January 28 – May 1, 2016
Question Bridge: Black Males
January 28 – May 1, 2016
Opening Reception: January 27, 5 – 7 p.m.
The UMCA is pleased to present Question Bridge: Black Males , a five-channel video installation that aims to represent and redefine black male identity in America, and powerfully exposes the incredible diversity of thought, character, and identity within the black American male demographic, disrupting traditional generalizations.
This project, created by Chris Johnson, Hank Willis Thomas, Bayeté Ross Smith, and Kamal Sinclair, explores challenging issues within the black male community by instigating a transmedia conversation across the geographic, economic, generational, educational, and social divisions of American society. These artists collected more than 1,600 question and answer videos from over 150 men across the country from 2008 to 2011. The conversation that is created brings about healing and understanding among group members, but when it’s shared publicly, understanding happens on a broader scale: non-black viewers are exposed to complex and authentic images of black males rarely seen in American media. The hope is that this exposure will help break down the many negative perceptions people have about black men. Johnson, Thomas, Ross Smith, and Sinclair shaped the content into an insightful, provocative, and entertaining five-channel video installation that has been exhibited at over 30 museums, festivals, and institutions.
From the beginning, the goal of the project has been to represent and redefine black male identity by getting large numbers of black men to participate in the effort. Question Bridge has embarked on a campaign of getting 200,000 black males to add their voices through the Question Bridge website and mobile app by summer 2016.
Following on the heels of Du Bois in Our Time, the UMCA’s 2013 landmark exhibition project, we will create an interactive platform for our audiences in order to expand the dialogue sparked by Question Bridge, and to make participation more accessible. Using a computer or smart phone, new participants will be able to contribute questions and answers, creating a living archive of black male voices in our region. We will seek community engagement from a wide spectrum of our local population and communities by hosting a day-long session (date tba) where anyone can come to sign up on the Question Bridge app so that voices from our various communities can become a part of the national dialogue.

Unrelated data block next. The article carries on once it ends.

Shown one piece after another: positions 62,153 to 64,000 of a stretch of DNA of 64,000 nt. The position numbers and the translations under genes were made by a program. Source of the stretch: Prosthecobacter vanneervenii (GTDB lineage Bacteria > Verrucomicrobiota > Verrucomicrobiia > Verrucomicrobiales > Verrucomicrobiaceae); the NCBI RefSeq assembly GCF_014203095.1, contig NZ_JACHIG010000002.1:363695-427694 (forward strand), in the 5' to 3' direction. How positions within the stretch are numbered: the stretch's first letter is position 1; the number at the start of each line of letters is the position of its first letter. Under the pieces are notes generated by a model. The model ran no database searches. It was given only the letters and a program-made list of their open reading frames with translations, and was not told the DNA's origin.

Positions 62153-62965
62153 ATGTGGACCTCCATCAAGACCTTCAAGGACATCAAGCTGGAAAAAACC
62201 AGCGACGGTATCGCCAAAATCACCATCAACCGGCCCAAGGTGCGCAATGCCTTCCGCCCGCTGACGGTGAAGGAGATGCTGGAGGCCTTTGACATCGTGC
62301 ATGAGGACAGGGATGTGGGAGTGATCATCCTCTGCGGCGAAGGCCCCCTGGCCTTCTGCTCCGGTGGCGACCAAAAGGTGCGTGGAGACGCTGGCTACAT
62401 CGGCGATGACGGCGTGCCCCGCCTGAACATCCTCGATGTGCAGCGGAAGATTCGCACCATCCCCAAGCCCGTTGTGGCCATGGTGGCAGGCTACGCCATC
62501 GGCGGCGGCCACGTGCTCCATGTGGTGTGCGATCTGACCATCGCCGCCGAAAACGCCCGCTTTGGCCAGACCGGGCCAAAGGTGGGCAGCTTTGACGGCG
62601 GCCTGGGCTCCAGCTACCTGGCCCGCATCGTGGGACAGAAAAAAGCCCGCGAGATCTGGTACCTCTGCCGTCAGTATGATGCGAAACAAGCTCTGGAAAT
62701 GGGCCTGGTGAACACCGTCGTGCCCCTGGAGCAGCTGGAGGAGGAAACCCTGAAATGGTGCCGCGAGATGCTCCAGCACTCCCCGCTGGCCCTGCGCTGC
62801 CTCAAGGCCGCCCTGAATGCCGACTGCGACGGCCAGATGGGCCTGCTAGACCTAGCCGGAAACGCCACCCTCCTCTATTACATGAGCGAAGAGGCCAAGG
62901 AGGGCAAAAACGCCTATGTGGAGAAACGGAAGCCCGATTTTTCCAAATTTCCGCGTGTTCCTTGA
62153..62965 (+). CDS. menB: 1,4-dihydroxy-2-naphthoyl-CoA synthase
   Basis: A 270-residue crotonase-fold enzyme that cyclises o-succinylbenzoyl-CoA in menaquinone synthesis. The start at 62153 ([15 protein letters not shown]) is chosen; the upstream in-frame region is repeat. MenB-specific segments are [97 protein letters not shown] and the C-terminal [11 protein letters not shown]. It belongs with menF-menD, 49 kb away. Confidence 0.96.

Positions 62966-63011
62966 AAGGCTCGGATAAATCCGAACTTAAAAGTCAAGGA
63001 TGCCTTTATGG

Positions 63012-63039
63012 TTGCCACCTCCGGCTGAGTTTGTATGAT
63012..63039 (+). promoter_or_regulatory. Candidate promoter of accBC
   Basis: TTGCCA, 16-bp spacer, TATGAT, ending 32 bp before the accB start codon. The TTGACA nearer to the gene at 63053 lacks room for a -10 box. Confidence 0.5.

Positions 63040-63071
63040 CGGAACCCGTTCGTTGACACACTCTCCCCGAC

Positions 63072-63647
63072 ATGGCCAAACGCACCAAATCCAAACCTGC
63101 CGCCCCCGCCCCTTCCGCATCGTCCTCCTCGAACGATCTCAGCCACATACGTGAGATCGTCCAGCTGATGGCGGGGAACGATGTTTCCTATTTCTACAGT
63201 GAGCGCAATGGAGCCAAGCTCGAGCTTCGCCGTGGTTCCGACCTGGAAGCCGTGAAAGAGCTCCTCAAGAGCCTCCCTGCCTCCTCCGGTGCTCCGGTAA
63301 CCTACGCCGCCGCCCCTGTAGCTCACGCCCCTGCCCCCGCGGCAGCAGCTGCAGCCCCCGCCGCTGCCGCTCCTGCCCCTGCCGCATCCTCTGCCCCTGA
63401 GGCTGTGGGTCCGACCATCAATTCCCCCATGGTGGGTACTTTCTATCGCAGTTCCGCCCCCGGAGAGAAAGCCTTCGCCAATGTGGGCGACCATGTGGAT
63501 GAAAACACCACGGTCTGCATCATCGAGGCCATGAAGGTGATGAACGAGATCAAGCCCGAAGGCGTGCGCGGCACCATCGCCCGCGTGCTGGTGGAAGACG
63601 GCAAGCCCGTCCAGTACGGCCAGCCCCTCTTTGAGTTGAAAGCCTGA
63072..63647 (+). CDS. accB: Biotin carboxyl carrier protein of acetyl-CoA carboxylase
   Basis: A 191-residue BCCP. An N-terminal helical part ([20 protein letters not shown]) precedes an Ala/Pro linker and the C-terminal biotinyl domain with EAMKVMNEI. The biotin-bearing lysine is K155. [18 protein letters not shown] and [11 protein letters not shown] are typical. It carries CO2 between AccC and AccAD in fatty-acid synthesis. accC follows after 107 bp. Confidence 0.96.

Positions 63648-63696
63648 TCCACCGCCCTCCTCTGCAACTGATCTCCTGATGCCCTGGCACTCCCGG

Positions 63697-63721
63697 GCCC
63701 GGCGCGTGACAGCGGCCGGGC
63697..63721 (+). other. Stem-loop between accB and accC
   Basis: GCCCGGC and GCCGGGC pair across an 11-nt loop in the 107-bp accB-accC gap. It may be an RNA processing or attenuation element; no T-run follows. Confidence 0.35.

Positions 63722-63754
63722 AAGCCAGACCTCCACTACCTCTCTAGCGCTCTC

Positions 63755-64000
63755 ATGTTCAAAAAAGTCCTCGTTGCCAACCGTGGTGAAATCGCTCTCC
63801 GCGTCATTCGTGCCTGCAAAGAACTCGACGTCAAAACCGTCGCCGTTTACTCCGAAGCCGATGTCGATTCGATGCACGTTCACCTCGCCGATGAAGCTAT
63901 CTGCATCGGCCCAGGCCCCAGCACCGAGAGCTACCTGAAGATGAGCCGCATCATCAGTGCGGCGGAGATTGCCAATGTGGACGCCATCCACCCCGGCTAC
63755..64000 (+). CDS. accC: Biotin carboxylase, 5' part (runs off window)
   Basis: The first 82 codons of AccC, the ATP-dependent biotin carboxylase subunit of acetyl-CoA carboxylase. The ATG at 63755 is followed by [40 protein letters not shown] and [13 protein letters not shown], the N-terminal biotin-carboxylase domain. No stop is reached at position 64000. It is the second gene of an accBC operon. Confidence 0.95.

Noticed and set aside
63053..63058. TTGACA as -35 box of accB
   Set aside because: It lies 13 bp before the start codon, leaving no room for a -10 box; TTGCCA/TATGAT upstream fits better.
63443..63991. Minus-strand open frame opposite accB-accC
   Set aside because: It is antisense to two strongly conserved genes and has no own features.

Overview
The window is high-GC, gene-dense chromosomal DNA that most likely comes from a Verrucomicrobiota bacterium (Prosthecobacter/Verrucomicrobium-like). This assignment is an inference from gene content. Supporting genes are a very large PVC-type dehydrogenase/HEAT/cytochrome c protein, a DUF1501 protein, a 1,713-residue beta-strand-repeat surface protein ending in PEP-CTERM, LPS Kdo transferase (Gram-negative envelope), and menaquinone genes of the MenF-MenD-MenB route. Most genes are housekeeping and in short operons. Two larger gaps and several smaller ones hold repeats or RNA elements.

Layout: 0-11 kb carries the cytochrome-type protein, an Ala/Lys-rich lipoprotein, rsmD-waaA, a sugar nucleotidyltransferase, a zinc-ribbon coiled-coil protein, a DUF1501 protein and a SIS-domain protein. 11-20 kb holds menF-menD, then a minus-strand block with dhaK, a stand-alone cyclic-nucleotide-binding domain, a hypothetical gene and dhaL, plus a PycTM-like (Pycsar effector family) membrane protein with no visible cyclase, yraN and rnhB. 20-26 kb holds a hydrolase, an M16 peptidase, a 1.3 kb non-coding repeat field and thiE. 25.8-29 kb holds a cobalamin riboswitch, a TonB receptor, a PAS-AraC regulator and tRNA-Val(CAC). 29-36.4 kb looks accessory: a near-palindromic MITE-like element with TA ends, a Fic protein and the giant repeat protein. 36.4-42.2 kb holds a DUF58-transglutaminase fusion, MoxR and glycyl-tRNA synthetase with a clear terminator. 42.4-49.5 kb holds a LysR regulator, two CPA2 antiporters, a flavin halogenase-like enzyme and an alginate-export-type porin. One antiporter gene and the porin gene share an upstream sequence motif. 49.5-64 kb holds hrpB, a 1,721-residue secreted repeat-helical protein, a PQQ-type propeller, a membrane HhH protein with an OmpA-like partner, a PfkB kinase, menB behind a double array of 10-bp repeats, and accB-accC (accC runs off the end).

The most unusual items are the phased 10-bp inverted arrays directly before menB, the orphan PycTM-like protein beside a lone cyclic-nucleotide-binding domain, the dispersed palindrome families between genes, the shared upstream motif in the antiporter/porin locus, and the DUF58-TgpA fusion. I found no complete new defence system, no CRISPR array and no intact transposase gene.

The UMCA is pleased to collaborate with Deerfield Academy’s von Auersperg Gallery in the Hess Center for the Arts, where Question Bridge: Black Males can be seen from January 10 to March 10, 2016 (Opening Reception: January 10, 2016, 4 to 6 p.m.). Related educational programs will be organized: https://deerfield.edu/departments/administrative-departments/von-auersperg-art-gallery/
This is a critical period in history for the African American community. In recent years, many have been able to transcend racial, cultural and economic boundaries while others have found themselves increasingly confined to the margins of society. African American men are particularly challenged by this paradox. A black man is the President of the United States, yet black men are still severely overrepresented in incarceration and high school dropout rates, and suffer disproportionately from various preventable health risks and as victims of homicide.
The representation and depiction of black males in popular culture has long been governed by prevailing stereotyped attitudes about race and sexuality. Far too little is known about the range of internal values and dynamics of this group. Scientists, social scientists, theorists, historians, politicians and activists have investigated the plight of the African American male on various levels and from diverse perspectives, yet not enough has been done to represent a multi-faceted and self-determined representation of this demographic. Ultimately Black males’ greatest challenges are with themselves. The question is, “why?”
Question Bridge: Black Males opens a window onto the complex and often unspoken dialogue among African American men, creating an intimate and essentially genuine experience for viewers and subjects and providing new opportunities for understanding and healing. This project brings the full spectrum of what it means to be “black” and “male” in America to the forefront. “Blackness” ceases to be a simple, monochromatic concept.
The University Museum of Contemporary Art gratefully acknowledges the support of The Art Angels of Western Massachusetts.